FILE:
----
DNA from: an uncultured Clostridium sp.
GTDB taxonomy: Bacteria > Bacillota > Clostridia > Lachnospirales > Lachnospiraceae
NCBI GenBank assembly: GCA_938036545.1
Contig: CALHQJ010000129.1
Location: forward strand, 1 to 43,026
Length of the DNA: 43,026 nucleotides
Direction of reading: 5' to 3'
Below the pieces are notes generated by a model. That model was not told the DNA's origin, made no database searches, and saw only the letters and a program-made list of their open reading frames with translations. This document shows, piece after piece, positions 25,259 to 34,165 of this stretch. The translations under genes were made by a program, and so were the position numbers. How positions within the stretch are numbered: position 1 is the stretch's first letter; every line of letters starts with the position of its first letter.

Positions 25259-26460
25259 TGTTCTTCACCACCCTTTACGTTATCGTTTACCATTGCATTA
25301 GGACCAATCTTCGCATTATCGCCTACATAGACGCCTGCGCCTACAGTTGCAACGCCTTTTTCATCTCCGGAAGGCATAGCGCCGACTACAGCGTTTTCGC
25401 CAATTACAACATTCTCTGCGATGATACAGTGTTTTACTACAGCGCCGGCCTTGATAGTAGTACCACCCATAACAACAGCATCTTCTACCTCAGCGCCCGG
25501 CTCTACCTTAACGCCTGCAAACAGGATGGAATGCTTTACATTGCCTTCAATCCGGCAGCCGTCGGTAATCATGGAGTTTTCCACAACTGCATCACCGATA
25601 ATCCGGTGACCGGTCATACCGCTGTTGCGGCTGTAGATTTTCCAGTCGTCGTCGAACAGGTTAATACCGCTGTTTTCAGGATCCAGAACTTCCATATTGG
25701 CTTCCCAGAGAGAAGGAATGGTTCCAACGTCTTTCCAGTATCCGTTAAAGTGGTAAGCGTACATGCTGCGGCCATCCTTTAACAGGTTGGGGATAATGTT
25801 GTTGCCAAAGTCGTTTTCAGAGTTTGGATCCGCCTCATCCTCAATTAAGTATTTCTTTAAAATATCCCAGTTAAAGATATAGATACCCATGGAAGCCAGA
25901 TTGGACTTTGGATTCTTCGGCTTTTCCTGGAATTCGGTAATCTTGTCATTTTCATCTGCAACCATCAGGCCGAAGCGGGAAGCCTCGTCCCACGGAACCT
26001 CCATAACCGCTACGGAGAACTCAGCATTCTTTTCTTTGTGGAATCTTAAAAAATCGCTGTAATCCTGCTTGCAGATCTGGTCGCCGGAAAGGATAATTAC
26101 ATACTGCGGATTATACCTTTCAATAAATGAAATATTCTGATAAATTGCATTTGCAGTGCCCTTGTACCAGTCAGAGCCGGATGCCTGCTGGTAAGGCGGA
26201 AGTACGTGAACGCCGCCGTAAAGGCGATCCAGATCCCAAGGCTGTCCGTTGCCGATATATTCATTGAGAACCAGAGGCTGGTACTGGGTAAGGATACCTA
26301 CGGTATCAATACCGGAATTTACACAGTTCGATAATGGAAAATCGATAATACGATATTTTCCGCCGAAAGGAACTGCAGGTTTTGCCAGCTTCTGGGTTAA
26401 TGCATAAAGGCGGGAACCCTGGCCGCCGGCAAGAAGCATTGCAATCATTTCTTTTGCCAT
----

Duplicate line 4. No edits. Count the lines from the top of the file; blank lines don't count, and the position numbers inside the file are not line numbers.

Contig: CALHQJ010000129.1